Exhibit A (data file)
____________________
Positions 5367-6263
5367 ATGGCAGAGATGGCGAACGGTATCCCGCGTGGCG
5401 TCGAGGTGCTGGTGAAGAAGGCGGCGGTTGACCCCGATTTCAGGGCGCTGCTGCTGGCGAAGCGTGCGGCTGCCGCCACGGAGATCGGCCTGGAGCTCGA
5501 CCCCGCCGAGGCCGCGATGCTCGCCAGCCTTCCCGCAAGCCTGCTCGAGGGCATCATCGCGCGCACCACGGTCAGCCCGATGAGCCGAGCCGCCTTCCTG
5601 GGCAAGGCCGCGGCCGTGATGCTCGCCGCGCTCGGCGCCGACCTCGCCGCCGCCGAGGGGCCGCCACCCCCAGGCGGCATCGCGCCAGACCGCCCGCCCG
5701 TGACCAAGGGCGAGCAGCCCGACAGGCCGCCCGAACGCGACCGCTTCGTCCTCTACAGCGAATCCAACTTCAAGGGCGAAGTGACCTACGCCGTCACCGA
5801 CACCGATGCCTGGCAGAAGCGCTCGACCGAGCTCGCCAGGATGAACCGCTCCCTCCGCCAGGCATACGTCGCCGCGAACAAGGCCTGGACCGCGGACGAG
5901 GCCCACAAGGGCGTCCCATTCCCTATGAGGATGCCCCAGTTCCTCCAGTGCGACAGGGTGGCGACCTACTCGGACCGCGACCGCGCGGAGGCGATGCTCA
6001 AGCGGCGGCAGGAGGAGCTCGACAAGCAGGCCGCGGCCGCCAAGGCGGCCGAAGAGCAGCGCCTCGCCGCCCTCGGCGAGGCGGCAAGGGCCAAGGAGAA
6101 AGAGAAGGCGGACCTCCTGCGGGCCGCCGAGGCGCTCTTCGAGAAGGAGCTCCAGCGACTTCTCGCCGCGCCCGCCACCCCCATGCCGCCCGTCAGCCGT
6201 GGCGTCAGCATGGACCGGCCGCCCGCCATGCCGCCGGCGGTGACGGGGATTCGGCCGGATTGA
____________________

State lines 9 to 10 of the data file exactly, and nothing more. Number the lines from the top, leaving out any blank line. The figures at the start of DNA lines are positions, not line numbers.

6001 AGCGGCGGCAGGAGGAGCTCGACAAGCAGGCCGCGGCCGCCAAGGCGGCCGAAGAGCAGCGCCTCGCCGCCCTCGGCGAGGCGGCAAGGGCCAAGGAGAA
6101 AGAGAAGGCGGACCTCCTGCGGGCCGCCGAGGCGCTCTTCGAGAAGGAGCTCCAGCGACTTCTCGCCGCGCCCGCCACCCCCATGCCGCCCGTCAGCCGT